Finally at the Beginning
Today is the day our journey begins. Just typing these six words brings a smile to my face and makes me resist the urge to do a happy (and very uncoordinated) dance in the dry lab on the boat. After arriving in New Zealand on March 1st, being delayed multiple times, moving hotels and staying as isolated from other people as much as physically possible, and being tested for covid seven times (not counting the times we chose to test ourselves out of an abundance of caution or if we had any of the slightest concerns like a headache or allergies) at the CDC in New Zealand, we were finally able to get on the boat, set up our labs and yesterday the Nathaniel B. Palmer (NBP) embarked from port! Due to weather concerns, we stayed puttering around Pegasus Bay in New Zealand overnight with the goal of leaving this afternoon. Even though we all knew we were staying around the bay, there was a distinct shift in morale and an air of excitement when we pulled away from the dock. We have all been waiting a very long time for this research expedition. Many of us got the paperwork for the PQ (physically qualified) process in August 2022, and began to make appointments with our doctors and dentists as soon as possible. Then, with the delays to get on the NBP, it was starting to feel like we would never get to Antarctica. Leaving the port and being out on the ocean, seems to have given everyone on the science teams a boost of serotonin and lightened the overall atmosphere on the boat. To top it off, we saw a beautiful rainbow right after leaving port yesterday!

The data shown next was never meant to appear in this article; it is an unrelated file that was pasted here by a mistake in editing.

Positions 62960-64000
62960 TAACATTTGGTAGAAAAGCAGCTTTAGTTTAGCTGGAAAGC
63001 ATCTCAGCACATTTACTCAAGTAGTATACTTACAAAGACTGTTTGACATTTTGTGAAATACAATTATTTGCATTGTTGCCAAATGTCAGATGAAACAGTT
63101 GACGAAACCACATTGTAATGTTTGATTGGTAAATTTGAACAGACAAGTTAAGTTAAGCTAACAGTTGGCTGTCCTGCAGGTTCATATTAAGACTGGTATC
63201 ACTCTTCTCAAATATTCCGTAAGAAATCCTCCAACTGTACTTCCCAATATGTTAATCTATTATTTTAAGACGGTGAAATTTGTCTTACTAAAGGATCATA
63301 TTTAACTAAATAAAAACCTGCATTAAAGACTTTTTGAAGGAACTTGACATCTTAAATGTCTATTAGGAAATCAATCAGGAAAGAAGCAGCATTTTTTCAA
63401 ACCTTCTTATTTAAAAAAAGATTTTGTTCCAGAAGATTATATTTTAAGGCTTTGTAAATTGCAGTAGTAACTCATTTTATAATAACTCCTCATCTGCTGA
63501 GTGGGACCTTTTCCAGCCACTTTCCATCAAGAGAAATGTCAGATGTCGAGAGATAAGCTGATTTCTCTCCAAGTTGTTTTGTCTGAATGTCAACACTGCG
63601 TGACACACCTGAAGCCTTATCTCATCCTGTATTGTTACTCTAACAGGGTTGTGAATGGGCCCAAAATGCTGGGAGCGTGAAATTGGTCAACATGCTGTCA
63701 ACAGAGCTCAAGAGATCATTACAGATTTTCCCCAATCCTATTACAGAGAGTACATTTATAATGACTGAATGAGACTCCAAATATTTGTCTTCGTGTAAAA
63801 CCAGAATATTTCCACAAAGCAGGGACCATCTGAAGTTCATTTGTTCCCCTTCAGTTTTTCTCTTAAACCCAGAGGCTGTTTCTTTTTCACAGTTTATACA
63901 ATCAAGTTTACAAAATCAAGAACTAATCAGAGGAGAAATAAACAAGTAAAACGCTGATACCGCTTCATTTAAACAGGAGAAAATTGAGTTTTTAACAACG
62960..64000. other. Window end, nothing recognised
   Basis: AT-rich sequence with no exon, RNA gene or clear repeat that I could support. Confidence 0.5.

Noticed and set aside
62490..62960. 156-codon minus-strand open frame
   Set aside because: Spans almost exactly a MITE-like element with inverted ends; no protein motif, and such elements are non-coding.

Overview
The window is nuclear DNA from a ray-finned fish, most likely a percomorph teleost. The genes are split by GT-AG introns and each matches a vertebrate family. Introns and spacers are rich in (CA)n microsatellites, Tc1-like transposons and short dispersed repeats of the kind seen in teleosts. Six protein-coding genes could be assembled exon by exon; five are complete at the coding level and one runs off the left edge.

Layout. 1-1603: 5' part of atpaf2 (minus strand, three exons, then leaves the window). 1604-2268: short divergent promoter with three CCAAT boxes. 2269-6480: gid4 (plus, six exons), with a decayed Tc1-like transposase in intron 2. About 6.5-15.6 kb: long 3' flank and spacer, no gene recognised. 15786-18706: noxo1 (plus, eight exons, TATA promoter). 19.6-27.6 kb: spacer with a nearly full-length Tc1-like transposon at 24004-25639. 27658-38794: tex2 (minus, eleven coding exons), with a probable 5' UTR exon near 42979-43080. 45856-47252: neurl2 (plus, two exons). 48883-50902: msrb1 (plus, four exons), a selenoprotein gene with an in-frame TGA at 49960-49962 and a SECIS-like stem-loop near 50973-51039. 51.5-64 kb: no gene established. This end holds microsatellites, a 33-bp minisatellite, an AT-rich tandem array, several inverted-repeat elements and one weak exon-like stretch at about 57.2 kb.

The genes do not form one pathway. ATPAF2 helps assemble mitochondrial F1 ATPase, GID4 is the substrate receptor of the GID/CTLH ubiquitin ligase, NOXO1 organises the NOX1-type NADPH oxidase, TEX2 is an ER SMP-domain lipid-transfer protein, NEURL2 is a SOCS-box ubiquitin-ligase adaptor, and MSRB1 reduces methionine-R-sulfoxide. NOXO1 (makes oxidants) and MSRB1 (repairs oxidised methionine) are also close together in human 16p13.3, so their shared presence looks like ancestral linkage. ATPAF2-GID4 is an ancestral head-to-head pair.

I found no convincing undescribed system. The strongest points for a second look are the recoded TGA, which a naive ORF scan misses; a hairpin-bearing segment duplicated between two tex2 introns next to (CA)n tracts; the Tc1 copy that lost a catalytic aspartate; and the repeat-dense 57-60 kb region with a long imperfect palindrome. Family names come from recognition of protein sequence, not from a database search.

We will have seven days of transit until we reach our first sampling site. In the upcoming days, about half of the science team will start to transition our sleep schedules. There are two shifts we can work, the day shift (noon-midnight) and the night shift (midnight-noon). Those of us working the night shift will start trying to wake up earlier and earlier until we are waking up in the evening. For example, I am assigned to the night shift, so I will start trying to wake up around 10:30 PM and go to sleep around 2:30PM the next day. Many of us are also trying to finish some of our work that requires internet while we still have it available.
We are one step closer to getting to Antarctica and being able to do our science. Personally, I am ecstatic to being one step closer to getting my hands on the Pycnogonids (sea spiders), as well as seeing and learning more about all the amazing invertebrates that inhabit the benthos.
I think I speak for everyone when I say we are all ecstatic to finally be at the beginning of our journey to Antarctica!
Central Michigan University
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